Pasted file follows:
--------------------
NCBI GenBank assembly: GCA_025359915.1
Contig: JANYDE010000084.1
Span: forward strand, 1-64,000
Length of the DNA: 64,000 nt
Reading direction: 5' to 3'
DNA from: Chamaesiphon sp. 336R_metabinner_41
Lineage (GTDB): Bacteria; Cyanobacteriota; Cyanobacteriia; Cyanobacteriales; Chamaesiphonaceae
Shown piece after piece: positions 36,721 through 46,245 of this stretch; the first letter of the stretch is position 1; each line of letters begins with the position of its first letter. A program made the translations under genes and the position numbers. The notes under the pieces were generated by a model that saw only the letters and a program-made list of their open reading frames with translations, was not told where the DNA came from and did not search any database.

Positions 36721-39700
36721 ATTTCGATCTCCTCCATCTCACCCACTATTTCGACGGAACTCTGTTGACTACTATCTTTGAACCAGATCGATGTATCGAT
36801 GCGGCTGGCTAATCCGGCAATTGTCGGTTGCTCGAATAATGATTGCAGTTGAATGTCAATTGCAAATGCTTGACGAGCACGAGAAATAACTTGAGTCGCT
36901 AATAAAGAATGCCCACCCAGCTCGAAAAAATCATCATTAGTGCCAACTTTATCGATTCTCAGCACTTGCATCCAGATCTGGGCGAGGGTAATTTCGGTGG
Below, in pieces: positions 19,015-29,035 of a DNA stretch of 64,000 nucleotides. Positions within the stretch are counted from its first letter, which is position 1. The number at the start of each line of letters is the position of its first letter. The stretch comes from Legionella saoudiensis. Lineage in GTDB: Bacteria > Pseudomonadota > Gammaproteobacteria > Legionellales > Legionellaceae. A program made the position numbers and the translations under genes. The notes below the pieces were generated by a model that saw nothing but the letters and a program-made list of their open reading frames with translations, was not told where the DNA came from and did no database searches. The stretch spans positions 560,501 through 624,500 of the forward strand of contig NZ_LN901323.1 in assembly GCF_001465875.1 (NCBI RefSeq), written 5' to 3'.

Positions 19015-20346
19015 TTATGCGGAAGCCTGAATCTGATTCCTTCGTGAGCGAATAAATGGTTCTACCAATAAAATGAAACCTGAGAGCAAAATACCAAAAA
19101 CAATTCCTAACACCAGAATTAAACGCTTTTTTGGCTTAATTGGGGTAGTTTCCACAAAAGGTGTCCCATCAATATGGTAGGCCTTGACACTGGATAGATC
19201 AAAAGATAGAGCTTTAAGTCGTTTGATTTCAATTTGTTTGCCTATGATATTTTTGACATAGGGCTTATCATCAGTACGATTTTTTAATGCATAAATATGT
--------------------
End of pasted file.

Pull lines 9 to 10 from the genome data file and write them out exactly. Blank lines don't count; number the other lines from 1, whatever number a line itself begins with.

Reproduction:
Positions 36721-39700
36721 ATTTCGATCTCCTCCATCTCACCCACTATTTCGACGGAACTCTGTTGACTACTATCTTTGAACCAGATCGATGTATCGAT